Lewis had recently come up with this idea of shooting "instant dailies," and Hill spent a lot of time trying to
make the video playback work right. This was Vergara's idea, forced on Hill, who now feels he lost a lot of time while fooling
around with the video camera. But at least Vergara knew a visionary idea when he encountered one, since "video assist"
is now standard in Hollywood
The small soundstages still in use were sweatboxes. If I recall the dates correctly, it was only April shading into May,
but the weather was sweltering outside, and far worse inside the stages. As soon as a take was finished, the doors were flung
wide and huge fans mounted in them in an attempt to cool things down before the next take. I was intent on being very
serious about all this, and wore slacks, a white shirt, sports jacket and tie on every visit to the stage. I suffered,
and in the photos Walt Daugherty took on the set you can see the heat in my sweaty face and limp hair. I wasn't there the
day Karloff shot his last scenes for the Mexican quartet. He went back to England, returning to California briefly later
that year to film "The White Birch" segment of the TV series Name of the Game, his last film work of all.
Seeing Karloff work, act, while I was there, breathing the same overheated air, remains one of the highlights of my life.
I've met other actors and directors, become friends with some, but watching Boris Karloff act was a special experience.
It's one of those events for which there just aren't adequate words. I tried to express some of this directly to him. I'd
been hovering around his wheelchair, hoping to say the right thing, afraid that I was making him nervous, when I suddenly
blurted out, "Mr. Karloff, I really can't tell you how much I think of you. You've always been my favorite actor."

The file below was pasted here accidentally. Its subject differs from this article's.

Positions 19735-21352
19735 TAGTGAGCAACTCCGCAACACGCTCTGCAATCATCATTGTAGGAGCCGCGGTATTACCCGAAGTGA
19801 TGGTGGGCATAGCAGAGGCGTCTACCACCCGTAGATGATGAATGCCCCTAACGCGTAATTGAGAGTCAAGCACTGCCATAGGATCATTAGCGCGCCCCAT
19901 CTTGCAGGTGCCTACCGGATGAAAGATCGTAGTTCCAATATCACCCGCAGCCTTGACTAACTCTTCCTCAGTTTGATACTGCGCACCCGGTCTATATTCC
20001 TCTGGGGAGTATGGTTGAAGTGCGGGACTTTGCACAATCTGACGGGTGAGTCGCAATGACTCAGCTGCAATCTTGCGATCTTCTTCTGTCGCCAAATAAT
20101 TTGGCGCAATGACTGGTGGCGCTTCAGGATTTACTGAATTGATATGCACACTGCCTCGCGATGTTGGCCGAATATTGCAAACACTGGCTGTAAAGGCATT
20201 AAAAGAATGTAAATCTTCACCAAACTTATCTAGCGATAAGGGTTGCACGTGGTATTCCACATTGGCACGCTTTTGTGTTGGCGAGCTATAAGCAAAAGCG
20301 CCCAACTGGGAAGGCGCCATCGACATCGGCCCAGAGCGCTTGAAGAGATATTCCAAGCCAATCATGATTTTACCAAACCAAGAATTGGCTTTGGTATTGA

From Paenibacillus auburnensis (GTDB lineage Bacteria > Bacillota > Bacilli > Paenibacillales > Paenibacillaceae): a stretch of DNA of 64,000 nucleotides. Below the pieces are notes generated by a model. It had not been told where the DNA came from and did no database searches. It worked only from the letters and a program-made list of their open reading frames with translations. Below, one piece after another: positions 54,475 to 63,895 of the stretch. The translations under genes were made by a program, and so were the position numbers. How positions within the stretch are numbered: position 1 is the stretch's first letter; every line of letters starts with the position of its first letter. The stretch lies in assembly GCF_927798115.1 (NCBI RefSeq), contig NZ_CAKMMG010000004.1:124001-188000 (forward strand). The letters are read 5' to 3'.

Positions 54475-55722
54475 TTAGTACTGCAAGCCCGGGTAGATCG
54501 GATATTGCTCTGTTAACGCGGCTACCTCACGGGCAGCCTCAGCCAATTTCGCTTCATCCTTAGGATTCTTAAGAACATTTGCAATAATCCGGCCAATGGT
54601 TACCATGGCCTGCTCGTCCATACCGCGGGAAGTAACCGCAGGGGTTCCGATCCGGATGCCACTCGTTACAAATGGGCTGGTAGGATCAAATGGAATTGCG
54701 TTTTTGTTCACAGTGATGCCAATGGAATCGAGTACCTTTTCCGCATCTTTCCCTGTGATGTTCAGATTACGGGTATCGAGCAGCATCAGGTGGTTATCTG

I stopped as abruptly as I'd begun, blushing, sure that what I had said was banal beyond belief.
Karloff quickly reached out, took my hand in his wrinkled, brown one, and patted mine. He was clearly embarrassed himself,
but wanted to put me at my ease. "Why, thank you, young man," he said. "I have tried. It is good to know
someone cares." That's about as sentimental as possible, but it is what he said those years ago, in that small soundstage
on Santa Monica Boulevard.
But of course, he and Lugosi, Zucco and Atwill, Carradine and Chaney Jr., even Cushing and Price, are all being borne into
the misty distance by the river of time. Karloff and the others remain significant names to the movie fans of my generation
and to those of the next few after mine. But they're all being borne away into the distance, fading from the fickle consensus
consciousness. A lot of younger people today who consider themselves knowledgeable movie buffs could possibly name three
or four Karloff movies, but rarely any more than that. He is definitely a figure of the past.
This, to me, is sad, wistful, melancholy, but it's the way of the world. I regret it, but I can't hold back the flow; no
one can. It's evolution, natural change. Fame fades. There will always be those who discover Karloff and the others through
video or television, often introduced to them by older relatives and friends but it's a dwindling number, shrinking more